A major complaint from professors is that service learning takes too much time – too much time for them and for their students. Clearly, the effective integration of service learning into a course is timeconsuming and, in some respects, challenging. Service learning requires more effort than it typically takes to organize a “traditional” class. Coordinating and structuring service-learning activities, including reflections, demand much more attention to process. Building reciprocal relationships with community partners also takes time. No one said service-learning practice is easy or meant to be easy. In reality, it is not; nor is it meant to be.
The same can be said for effective teaching and learning.
WCU has a variety of resources (see links below) to assist faculty in incorporating service learning into the curriculum. Faculty who care deeply about their students – and most WCU faculty do – should take advantage of opportunities to promote active, integrative learning by embracing service learning as a pedagogical approach. Through service learning, students can be better prepared for productive roles in the workplace and in society. In the final analysis, the benefits of service learning far outweigh the challenges.
Center for Service Learning Homepage
Community Partners and Service Sites –
Course Designation (“SLC”) –
Faculty Fellows and Liaisons –
Publications and Presentations
Service-Learning FAQs –
– http://www.wcu.edu/9840.asp http://www.wcu.edu/9824.asp
Service-Learning Forms and Resources – http://www.wcu.edu/9817.asp
Symposium on Service Learning & Civic Engagement – http://www.wcu.edu/9818.asp
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Todd -- great faculty forum. Good data, beautifully written, and important!
Todd, I just wanted you to know that I thought your forum piece was great. I think the information is very valuable to the university and illustrates a very nice engagement activity for our students. Nice job! kc
t's a shame the survey included staff but only faculty are targeted in this article - I'm assuming that the limiting of access is to faculty
only (and admitting that I didn't try after reading the note about limiting access)??
In any case, I have only 2 comments:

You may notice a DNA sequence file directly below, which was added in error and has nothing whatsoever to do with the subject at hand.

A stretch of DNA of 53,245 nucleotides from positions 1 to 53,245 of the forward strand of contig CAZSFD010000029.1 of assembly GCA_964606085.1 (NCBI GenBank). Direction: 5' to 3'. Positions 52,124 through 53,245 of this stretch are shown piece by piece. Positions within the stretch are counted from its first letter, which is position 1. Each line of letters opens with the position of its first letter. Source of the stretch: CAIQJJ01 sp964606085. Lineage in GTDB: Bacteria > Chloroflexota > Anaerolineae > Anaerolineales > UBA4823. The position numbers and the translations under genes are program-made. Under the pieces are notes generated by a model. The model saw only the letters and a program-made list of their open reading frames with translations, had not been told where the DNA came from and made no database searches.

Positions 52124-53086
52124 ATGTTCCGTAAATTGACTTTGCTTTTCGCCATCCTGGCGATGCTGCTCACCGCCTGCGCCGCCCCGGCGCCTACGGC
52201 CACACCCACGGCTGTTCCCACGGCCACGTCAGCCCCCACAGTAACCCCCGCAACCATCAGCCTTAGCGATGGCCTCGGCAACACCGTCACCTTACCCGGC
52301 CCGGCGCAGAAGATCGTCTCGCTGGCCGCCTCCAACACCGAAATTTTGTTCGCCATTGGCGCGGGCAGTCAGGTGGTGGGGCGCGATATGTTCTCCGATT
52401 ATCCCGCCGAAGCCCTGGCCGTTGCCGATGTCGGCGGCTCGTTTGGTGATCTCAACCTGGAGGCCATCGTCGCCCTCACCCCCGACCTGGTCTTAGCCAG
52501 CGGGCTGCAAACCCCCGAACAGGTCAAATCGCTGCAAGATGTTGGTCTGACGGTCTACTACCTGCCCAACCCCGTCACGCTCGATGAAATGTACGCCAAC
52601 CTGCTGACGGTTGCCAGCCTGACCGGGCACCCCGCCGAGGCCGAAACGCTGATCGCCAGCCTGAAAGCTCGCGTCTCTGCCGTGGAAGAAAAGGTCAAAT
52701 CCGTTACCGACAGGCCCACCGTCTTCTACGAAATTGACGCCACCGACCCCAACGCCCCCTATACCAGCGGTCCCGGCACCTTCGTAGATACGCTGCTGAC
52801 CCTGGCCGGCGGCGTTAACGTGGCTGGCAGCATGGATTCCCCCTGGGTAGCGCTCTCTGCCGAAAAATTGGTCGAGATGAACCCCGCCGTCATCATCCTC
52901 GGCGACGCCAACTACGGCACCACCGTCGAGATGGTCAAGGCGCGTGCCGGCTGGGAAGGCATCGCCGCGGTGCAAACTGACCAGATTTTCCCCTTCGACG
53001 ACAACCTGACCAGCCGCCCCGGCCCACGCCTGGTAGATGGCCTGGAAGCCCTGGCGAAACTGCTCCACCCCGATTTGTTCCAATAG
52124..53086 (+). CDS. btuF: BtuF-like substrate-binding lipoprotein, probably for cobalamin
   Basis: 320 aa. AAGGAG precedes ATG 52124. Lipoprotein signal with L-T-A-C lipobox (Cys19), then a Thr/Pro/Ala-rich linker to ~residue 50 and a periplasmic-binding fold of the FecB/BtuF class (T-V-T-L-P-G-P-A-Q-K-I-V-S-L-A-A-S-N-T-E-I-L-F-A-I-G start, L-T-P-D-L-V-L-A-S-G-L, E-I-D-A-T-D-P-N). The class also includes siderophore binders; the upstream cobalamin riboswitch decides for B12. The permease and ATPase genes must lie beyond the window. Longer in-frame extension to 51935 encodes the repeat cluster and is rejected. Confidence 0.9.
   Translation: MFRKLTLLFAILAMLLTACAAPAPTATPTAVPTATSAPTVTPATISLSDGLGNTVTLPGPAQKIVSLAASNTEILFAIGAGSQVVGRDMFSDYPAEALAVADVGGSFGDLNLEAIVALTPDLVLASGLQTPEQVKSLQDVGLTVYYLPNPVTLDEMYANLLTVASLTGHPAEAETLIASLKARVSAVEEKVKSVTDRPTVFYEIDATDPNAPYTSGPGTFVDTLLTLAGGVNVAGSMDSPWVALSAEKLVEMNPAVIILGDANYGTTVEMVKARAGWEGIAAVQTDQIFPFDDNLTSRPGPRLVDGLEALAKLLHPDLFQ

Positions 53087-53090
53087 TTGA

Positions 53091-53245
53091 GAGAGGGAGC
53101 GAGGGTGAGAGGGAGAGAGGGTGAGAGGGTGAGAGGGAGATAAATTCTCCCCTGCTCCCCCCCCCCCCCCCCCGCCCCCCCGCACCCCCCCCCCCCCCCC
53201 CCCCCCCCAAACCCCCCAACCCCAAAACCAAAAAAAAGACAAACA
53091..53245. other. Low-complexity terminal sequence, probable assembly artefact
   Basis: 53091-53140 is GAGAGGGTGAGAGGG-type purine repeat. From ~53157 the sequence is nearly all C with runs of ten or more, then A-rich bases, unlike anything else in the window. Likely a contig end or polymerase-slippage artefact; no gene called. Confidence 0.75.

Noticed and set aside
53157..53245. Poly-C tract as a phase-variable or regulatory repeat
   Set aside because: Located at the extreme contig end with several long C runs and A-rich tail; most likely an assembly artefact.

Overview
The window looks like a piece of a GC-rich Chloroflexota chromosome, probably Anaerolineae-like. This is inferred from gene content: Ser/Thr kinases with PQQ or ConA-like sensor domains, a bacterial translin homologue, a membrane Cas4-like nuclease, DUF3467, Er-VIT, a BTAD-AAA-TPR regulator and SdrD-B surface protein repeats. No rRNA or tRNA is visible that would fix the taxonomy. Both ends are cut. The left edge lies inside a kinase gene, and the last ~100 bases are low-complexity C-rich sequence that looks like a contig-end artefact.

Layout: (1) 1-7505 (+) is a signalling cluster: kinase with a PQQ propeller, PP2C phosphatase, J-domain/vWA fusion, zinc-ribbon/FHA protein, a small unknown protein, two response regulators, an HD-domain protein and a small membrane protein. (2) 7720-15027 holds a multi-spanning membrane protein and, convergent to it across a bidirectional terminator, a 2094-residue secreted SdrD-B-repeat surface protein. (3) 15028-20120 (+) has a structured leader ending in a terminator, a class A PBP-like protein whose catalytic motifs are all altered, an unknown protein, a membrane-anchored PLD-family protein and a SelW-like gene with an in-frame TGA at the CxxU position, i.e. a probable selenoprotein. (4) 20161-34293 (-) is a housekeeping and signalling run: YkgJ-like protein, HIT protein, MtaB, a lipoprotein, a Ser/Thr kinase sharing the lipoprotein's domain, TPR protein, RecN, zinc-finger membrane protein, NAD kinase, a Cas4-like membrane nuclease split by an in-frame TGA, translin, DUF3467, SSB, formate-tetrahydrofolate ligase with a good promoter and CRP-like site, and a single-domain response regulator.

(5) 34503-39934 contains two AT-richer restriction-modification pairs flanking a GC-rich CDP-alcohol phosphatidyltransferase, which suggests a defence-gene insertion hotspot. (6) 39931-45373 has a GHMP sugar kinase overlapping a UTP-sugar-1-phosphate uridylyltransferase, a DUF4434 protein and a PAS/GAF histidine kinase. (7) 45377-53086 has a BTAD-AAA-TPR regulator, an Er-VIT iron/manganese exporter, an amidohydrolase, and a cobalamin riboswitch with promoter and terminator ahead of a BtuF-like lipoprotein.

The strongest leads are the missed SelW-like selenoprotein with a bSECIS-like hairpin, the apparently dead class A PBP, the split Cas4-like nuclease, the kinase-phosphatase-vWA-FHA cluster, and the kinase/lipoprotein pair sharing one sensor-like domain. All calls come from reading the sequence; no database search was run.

1) WRT whether or not Cullowhee is attractive to new hires/students: I didn't have an option to indicate that it depends very much on the person in question. If a person prefers city life, nothing that can be done to the old Cullowhee area (or anywhere near campus) will matter to that person. So, the question doesn't take into consideration, so much, the people involved.
2) I admit to being embarrassed when asked by some visitors about eating establishments that the Cullowhee Café, I've heard, is a good place to eat but finding it is another question. I suggested they find the building shaped like a Pizza Hut but with no sign indicating what it is. Now, since I rarely venture out of my office for lunch and am guilty of taking the quicker route to/from work (although I admit I rather like the scenery along old 107 much better, in spite of its aging), I'll admit that I don't know whether/not any signage has been added. My instructions were based on the one time I joined a group there (Cullowhee Café).
THANKS for sharing this article - it's quite interesting! I've been attending/working at
WCU since '82... have seen much change on campus, very little off campus. pj
As a native of Cullowhee, I found Todd Collins survey results very intriguing. I lived and worked in Asheville many years and returned to Cullowhee 7 years ago to find it changed and at the same time, much the same. While the university grew by leaps and bounds, the village of Cullowhee as I knew it, declined with neglect. It pains me to see this, and I yearn to see it thriving once again as a busy and beloved mountain township, embraced and led by the people who live here. I would be very interested in seeing the results of a similar survey done by the local people.